Prefiling Begins for Some States

Prefiling Begins for Some States

Prefiling began for some states and other legislatures continued with their regular activity in a post-election month. Notable bills to appear in this report included the following: Prefiling began for some states and other legislatures continued with their regular activity in a post-election month. Notable bills to appear in this report included the following:

Illinois SB 3646 creates an occupational licensing board reform policy that follows the "least restrictive" regulatory framework seen in numerous other states. This bill also includes mechanisms that provide for a pre-determination of disqualification for individuals who wish to seek an occupational license but are unsure if their criminal background is disqualifying.

Michigan HB 5828 creates a school security commission that will be charged with creating school safety measures and metrics that must address at least the following:

School building layouts.
School building proximity to law enforcement agencies.
Emergency planning strategies.
Employment of school resource officers or other individuals authorized by law to provide safety in school buildings.
Surveillance technology.
Threat reporting systems.
Remote door locks

The bill provides for grants to schools administered by the Department of State Police with funds collected by the State Treasurer, but no amounts articulated. This bill passed the House on May 8, 2018 and was assigned to the Senate Education Committee on May 10, 2018. It was reported favorably with a substitute on November 28, 2018 and referred to the Committee of the Whole in the Senate.

Michigan HB 5955 and several related bills (HB 5956-5965) create the Local Government Occupational Licensing Act. It was filed in with the other bills to amend local subdivisions statutes and states that "If an occupation is subject to licensing requirements imposed by the department of licensing and regulatory affairs or any other licensing authority of this state, a political subdivision of this state shall not impose any regulations on that occupation that add additional licensing requirements to those already imposed by the licensing authority of this state." These bills passed the House on June 12, 2018 and referred to the Senate Committee on Michigan Competitiveness. On November 29, 2018 it was reported favorably from committee and referred to Committee of the Whole with a Substitute.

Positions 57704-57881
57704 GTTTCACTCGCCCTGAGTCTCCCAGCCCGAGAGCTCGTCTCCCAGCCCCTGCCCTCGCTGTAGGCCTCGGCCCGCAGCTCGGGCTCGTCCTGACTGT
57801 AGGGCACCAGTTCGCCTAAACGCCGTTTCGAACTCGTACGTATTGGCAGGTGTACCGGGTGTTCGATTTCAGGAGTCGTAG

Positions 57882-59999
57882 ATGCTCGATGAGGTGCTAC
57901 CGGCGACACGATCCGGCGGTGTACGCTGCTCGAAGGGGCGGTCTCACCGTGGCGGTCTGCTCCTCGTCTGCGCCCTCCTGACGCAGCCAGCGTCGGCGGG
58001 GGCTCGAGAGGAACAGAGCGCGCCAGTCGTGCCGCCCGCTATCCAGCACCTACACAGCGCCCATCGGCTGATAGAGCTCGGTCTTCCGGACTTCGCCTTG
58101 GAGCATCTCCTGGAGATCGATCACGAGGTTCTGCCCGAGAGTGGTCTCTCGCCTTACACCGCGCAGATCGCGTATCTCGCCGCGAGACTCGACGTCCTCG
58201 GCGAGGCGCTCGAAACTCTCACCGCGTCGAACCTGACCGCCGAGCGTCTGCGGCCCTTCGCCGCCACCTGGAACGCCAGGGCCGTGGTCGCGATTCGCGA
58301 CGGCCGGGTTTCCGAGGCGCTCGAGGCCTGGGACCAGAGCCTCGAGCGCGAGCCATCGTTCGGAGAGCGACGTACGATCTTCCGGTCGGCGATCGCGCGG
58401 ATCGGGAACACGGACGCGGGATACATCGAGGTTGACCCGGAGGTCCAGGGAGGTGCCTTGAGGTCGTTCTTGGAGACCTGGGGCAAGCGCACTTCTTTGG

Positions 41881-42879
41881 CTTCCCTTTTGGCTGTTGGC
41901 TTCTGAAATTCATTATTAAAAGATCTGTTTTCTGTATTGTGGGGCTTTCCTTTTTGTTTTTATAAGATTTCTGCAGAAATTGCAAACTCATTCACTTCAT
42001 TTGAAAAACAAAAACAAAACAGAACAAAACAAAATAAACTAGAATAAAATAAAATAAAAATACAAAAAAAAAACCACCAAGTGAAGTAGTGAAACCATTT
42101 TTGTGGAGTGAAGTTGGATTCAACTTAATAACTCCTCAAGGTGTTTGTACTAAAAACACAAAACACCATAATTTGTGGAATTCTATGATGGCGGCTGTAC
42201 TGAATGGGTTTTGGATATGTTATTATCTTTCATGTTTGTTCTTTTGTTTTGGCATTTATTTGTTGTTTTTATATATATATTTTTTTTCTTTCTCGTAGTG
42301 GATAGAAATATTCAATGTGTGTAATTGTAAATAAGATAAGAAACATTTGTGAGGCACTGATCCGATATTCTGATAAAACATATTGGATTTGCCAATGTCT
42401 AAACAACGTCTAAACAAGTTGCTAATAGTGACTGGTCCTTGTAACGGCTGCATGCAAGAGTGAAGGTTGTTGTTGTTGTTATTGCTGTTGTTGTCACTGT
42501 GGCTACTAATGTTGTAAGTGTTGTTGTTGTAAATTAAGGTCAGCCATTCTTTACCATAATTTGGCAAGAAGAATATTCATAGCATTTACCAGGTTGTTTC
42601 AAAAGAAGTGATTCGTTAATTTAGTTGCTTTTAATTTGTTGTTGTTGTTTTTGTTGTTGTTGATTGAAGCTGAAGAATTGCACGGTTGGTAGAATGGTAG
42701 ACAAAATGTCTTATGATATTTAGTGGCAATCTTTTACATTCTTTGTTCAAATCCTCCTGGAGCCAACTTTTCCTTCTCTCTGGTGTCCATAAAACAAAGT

Montana SB 6 was introduced on November 19 and will allow school districts to utilize proceeds from several sources to be used for improvements to school safety and security.

New Jersey AB 4713 was introduced on November 26, 2018 and would require the installation of an automatic fire sprinkler system in new townhouses during construction.

New Jersey AB 4720 requires professional and occupational boards to issue a license, certificate, or certification to any applicant who received a license and equivalent training, education, or experience while serving or after serving as a member of the Armed Forces of the United States.  The person applying for the license, certificate, or certification could have obtained a license and training, education, or experience during or outside of the person’s military service. The bill also requires a professional and occupational board to issue a license, certificate, or certification to an applicant who presents evidence to the board that: (1) the applicant was honorably discharged from active military service; (2) the applicant’s license, certificate, or certification is in good standing in another jurisdiction; and (3) the applicant complies with all other requirements for licensure, including a requirement for examination. This bill was introduced on November 26, 2018.

Nevada SB 11 adds cities located within counties that have a population of 700,000 or more to the exemption from regulations of the State Fire Marshal and it alters adoption requirements for counties and cities that must meet the IFC and IBC standards to three (3) years after publication of the most recent edition.

Texas HB 101 was filed on November 11, 2018 and it creates a criminal offense to use false or misleading caller identification information with intent to defraud, harass or cause harm to another person.

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